It goes without saying that social networking has completely overtaken our society. Beginning with the reinvigorated excitement over Facebook, into what sparked the popularity of Twitter, Instagram, Pinterest: you name it, we spend countless hours on it updating, scrolling, and posting to media sites that make us feel “connected.” In its most innocent form, social media can remain an effortless way to keep in touch with old friends or distant family.
But social media has a dark, scandalous side — the side most of us push to the back of our priority center when making posts and the same side that can end up coming back to kick us where it hurts the most if we’re not careful.
If you’re anything like me, you learn everything the hard way. In fact, you might wonder if you’re just genetically predispositioned to getting yourself caught up in these scenarios. Hey, it happens to the best of us.
I recently had my first (and hopefully last) social media wake up call after getting into a bit of grief with my own careless post. (And because I know you’re squirming for details, it went something along the lines of telling my school’s administration “what they could do” with their policies, which then resulted in a stern reprimanding and extended lecture.) All joking aside, it’s situations such as these (the lighthearted rant about how awful the office was today in an effort to blow off steam, or the novel-length vent or “subtweet” regarding a friend or follower) that can take your good character and relentlessly rip your reputation to pieces in the eyes of the very people you need good standing with.
So there’s a few general rules of the road to follow when it comes to handling ourselves, especially as women, on social networking. You know the basics — don’t put up racy photos of yourself in slim-to-none clothing, don’t boast about needing to get drunk, what you did last night while you were drunk, or how bad your hangover is from getting drunk. (Okay, let’s just keep our drunken festivities to ourselves, shall we?) But aside from the “no-no” norms, what about the things we honestly view as harmless?
According to Forbes in a study conducted back in 2012, more than 56% of all employers use social networking as a means of evaluating quality of potential employees — and that percentage is climbing a steep slope.
Employers generally use our social media sites to assess “five big qualities” on a scale of 1-5, says Forbes: Extroversion, Agreeableness, Conscientiousness, Neuroticism, and Openness to Experience. All of which will be gauged dependent upon the diction you use in your statuses, the photos and posts you’re tagged in, the pages you “like” or are linked to in any way — overall the way you present yourself on any social media site, whether it was your deliberate intention or not. This is where profanity, the sexy dress you bought just to go out on the town last weekend, and even your frustration over daily life backfire on you. Employers can view your portrayal as uneducated, undiscretioned, and reproaching based on just a quick scroll through your personal profile.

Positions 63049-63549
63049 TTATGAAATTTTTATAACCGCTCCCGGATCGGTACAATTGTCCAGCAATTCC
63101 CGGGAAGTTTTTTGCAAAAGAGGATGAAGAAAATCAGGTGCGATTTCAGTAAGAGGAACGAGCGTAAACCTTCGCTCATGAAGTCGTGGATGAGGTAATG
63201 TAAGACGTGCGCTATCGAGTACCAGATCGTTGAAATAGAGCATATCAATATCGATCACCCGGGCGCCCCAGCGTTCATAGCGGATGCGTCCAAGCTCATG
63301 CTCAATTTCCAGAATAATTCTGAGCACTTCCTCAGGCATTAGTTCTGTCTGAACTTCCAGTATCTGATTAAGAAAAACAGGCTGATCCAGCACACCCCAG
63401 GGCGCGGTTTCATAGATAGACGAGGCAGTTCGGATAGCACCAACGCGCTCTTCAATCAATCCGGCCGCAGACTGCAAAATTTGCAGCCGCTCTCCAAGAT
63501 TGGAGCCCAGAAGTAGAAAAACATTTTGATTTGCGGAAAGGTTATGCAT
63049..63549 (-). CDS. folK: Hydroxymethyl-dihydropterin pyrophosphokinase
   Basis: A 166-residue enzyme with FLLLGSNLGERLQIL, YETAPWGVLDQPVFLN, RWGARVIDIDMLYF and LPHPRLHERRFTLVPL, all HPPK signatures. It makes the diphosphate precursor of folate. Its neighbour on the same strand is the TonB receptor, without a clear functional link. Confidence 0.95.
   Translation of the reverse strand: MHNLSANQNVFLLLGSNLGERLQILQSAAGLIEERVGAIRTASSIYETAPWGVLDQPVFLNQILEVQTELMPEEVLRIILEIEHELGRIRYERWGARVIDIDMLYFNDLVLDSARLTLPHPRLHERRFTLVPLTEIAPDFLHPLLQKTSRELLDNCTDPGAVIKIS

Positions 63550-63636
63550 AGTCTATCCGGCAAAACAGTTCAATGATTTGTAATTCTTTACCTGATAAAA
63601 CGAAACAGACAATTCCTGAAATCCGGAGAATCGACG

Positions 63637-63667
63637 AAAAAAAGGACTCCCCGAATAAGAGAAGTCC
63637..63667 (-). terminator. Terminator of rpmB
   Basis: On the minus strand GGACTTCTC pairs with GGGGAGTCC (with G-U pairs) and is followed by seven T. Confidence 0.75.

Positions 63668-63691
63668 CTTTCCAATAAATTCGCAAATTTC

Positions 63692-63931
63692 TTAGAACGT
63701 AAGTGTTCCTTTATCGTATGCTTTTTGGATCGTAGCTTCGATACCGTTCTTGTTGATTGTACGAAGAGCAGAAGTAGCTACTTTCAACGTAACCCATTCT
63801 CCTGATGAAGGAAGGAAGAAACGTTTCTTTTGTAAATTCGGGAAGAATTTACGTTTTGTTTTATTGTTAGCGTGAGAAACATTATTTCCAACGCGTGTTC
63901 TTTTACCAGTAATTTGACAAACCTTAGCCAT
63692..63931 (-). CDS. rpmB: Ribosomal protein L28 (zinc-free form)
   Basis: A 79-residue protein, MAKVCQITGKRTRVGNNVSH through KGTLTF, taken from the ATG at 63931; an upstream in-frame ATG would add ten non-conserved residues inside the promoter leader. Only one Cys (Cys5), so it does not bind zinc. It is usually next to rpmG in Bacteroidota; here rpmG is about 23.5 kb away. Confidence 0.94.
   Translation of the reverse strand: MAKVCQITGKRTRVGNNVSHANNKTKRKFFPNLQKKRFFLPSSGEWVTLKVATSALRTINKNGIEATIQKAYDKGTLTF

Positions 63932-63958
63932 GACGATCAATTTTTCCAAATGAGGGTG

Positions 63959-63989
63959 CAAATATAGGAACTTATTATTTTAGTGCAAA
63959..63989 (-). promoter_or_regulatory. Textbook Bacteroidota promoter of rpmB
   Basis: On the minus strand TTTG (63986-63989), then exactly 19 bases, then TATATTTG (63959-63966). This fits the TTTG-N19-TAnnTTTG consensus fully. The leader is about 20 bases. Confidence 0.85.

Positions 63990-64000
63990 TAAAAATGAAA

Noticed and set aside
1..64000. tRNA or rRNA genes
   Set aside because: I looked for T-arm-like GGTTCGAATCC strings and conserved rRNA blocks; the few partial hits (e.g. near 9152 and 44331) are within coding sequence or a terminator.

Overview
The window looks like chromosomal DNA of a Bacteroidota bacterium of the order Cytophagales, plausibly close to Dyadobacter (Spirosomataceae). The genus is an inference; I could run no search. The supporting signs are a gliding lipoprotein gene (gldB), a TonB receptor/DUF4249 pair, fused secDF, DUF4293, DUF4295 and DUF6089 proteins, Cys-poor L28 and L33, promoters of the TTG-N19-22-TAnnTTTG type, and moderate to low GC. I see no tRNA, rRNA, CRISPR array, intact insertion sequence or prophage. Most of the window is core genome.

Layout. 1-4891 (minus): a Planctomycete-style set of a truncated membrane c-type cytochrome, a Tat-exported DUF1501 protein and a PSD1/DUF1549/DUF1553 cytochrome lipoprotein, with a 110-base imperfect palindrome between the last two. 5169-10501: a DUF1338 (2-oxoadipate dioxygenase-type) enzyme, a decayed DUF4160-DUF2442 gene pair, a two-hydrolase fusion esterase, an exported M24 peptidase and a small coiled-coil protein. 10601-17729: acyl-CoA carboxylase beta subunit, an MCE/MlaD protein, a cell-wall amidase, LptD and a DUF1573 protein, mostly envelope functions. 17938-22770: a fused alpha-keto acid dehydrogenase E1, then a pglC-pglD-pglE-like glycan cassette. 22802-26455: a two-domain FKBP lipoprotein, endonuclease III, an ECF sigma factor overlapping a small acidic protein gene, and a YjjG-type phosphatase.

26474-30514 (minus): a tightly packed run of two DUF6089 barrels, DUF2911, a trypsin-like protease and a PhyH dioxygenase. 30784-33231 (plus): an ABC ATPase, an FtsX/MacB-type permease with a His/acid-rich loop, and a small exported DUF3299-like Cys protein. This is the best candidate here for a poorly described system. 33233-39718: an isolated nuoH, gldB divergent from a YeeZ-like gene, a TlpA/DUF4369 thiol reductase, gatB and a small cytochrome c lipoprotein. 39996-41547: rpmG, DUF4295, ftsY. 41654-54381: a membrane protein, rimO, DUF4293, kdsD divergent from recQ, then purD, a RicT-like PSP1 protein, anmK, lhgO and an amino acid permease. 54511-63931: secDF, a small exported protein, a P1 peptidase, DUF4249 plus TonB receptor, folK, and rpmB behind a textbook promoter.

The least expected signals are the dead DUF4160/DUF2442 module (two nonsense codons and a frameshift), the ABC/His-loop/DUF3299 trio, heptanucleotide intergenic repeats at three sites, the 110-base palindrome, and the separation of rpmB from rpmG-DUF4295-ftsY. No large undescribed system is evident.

While I’ll be the first to side with those who argue that a post made in a humorous or playful effort should not deter a professional from assessing our abilities on their own terms outside of the internet spectrum, I do encourage some amount of discernment and responsibility when it comes to managing your accounts.
The basic rule of thumb I go by is, “Would I want my former teachers reading this post? What about my family? My boss?” If you feel initially that what you’re about to post could misconstrue your character if you had not the ability to explain yourself thereafter, even in the slightest way possible, don’t press that send button. (Or, if you’re like me, you’ll type it, erase it, type it again, maybe screenshot it and stare at it for awhile and then delete the shot once you feel better.)
I’m not advocating abandoning your social media or inducting yourself into a nunnery every time you log on, but there are simply some things that can stand to be left off of your profiles — for your own sake. Why let anyone hold something you posted two years ago over your head? Don’t give employers, or even your friends for that matter, any reason to take your posts and twist them into a criticism. Use common sense. Perceive every reaction before you make that click.
And ultimately, remain the professional, intelligent, classy lady everyone knows you already are.
What are your thoughts? Leave a comment below!